Do you know how to set short-term financial goals for your business?
In the age of the internet, many people consider starting their own small business in order to make more money. It’s never been easier to start a business on your own, but it takes a lot more energy and effort to keep it running.
While there are many people out there who will have opinions on how to run a small business, there are only a few things you need to keep in mind at the beginning. The first thing that should be most important to you are your financial goals.
So what kind of goals should you set? With the right expectations for your business’ immediate success, you could be running a business you love in the years to come. Check out these short-term financial goals that will help you start a small business.
1. Track All Spending
The first thing you have to do when you start a business is track all your spending. You won’t be able to start your business for free, so you’ll need to know how much you need to spend and how much you’ve already spent.
This is really key to making your first profit. You won’t know when you’ve made that first profit if you’re not sure how much money you put into start your website, renting your office or whatever you had to do to get your business up and running.
Write down everything you spend each month, so when you start recording the money you make alongside that list, you’ll know when you’ve actually begun to make a profit.
2. Decrease Your Costs
After you’ve recorded a fair number of costs, try to decrease them. This will look a little different for every business, but work things out depending on what you spent the most on.
If your business is an Etsy shop, you might make home decor by hand. Take a close look at what supplies you use to make the decor and if they can be bought anywhere else for a cheaper price.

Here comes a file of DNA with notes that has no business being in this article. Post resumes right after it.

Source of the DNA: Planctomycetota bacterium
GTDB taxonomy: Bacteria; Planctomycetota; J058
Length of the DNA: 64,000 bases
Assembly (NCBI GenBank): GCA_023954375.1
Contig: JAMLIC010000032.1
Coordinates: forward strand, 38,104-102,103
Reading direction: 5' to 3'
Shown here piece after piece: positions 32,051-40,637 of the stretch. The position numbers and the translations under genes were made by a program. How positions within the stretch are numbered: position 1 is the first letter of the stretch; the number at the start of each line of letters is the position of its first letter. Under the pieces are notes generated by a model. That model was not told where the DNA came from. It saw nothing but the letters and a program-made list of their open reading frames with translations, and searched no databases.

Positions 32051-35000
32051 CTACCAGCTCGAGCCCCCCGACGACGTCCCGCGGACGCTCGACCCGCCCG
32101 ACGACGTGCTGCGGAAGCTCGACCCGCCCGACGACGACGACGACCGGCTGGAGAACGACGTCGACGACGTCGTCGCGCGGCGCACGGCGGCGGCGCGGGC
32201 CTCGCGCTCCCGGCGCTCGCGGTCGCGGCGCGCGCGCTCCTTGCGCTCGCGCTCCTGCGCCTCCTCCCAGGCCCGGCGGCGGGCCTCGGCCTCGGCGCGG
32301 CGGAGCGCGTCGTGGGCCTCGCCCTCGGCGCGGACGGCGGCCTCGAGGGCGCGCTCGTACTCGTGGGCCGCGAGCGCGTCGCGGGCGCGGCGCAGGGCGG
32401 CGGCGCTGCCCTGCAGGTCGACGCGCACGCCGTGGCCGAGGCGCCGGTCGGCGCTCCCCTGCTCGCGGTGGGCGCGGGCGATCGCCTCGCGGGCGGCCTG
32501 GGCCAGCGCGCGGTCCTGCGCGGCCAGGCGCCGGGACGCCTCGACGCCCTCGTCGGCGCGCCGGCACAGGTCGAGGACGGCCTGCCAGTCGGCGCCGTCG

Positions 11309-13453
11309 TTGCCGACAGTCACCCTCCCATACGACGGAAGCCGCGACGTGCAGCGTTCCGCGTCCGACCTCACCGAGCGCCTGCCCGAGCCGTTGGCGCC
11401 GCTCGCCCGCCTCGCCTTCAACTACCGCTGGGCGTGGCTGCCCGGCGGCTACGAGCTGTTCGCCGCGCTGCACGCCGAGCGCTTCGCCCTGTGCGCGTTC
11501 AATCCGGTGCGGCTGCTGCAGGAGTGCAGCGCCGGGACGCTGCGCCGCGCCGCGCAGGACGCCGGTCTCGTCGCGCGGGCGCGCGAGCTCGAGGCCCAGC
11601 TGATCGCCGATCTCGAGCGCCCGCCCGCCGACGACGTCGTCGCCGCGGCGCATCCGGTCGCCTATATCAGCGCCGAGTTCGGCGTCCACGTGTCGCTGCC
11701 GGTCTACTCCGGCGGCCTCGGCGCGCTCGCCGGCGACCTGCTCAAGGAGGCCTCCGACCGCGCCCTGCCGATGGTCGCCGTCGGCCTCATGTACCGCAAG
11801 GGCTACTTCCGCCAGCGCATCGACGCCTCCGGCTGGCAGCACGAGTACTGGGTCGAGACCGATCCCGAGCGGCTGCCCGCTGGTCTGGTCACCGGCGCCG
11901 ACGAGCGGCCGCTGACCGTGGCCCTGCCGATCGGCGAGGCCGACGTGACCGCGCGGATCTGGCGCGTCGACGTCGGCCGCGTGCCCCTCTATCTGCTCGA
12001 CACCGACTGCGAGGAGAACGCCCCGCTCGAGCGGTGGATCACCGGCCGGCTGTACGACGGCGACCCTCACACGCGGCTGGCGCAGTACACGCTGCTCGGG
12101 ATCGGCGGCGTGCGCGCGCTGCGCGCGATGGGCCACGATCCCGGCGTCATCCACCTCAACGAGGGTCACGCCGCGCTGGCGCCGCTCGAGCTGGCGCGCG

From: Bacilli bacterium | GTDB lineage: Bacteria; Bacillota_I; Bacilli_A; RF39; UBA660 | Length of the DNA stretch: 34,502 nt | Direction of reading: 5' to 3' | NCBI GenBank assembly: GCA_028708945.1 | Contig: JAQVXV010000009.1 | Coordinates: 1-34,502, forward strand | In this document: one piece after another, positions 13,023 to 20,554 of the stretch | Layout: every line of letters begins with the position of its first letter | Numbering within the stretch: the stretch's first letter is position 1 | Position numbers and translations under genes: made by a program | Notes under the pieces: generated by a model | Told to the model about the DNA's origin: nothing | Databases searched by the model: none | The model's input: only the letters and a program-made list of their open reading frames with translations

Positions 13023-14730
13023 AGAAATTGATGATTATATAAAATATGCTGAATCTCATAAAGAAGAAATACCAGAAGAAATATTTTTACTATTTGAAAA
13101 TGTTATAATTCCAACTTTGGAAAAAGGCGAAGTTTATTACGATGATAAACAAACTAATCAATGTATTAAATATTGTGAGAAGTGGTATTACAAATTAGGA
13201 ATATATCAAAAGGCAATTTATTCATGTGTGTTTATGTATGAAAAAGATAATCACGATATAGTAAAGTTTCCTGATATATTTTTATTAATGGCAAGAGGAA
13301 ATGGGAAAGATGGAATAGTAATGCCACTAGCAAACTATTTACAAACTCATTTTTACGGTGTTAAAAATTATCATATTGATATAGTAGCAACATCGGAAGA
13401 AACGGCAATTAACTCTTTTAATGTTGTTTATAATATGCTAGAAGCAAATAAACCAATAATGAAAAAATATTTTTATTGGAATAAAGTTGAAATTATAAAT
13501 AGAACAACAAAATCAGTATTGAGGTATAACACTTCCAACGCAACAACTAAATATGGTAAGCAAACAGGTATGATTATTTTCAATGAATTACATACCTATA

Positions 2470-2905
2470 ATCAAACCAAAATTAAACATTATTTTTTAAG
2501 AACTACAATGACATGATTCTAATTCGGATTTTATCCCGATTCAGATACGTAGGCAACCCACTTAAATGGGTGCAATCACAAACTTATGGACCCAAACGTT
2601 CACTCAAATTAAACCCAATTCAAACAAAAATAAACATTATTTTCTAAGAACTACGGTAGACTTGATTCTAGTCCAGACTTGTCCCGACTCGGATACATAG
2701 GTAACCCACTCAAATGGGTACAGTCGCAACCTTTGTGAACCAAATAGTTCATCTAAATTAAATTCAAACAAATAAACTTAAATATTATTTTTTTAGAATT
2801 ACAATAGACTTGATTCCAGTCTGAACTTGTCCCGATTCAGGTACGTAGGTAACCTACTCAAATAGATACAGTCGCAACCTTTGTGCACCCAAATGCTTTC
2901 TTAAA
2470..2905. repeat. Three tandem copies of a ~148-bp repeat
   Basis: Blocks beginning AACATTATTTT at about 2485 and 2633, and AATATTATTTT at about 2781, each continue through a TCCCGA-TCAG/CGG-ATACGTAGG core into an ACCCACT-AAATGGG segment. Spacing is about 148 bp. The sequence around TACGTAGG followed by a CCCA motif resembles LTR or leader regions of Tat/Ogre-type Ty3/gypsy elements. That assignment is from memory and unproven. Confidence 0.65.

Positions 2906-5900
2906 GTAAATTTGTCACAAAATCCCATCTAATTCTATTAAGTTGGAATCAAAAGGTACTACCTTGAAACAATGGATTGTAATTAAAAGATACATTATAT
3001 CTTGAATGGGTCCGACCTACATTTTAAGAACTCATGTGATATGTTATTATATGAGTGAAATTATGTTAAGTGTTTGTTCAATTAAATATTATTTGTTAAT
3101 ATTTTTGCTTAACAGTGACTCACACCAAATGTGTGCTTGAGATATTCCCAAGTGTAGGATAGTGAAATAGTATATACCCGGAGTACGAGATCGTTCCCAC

You can also look at how you make your products and any marketing costs you spend to call attention to your business. As one of your short-term financial goals, find the balance between spending what you need to and overspending.
3. Set Healthy Milestones
Another area that can trip up new small business owners is their milestones. When you start your business, you’ll be full of dreams and aspirations.
Hold onto those dreams, but recognize that in order to achieve them, you’ll need healthy milestones to get there.
You’ll have healthy milestones when you set goals for yourself that are attainable and have a plan. If you’ve taken out a loan to start your business, what is your plan for paying that off each month and how long will it take to pay it off entirely?
You may also want to think about milestones such as selling a small amount of products during your first month or not expecting sales at all until the end of your first quarter. It’s okay not to make a profit at first, as long as you have a plan to turn that around in the near future.
4. Separate Needs and Wants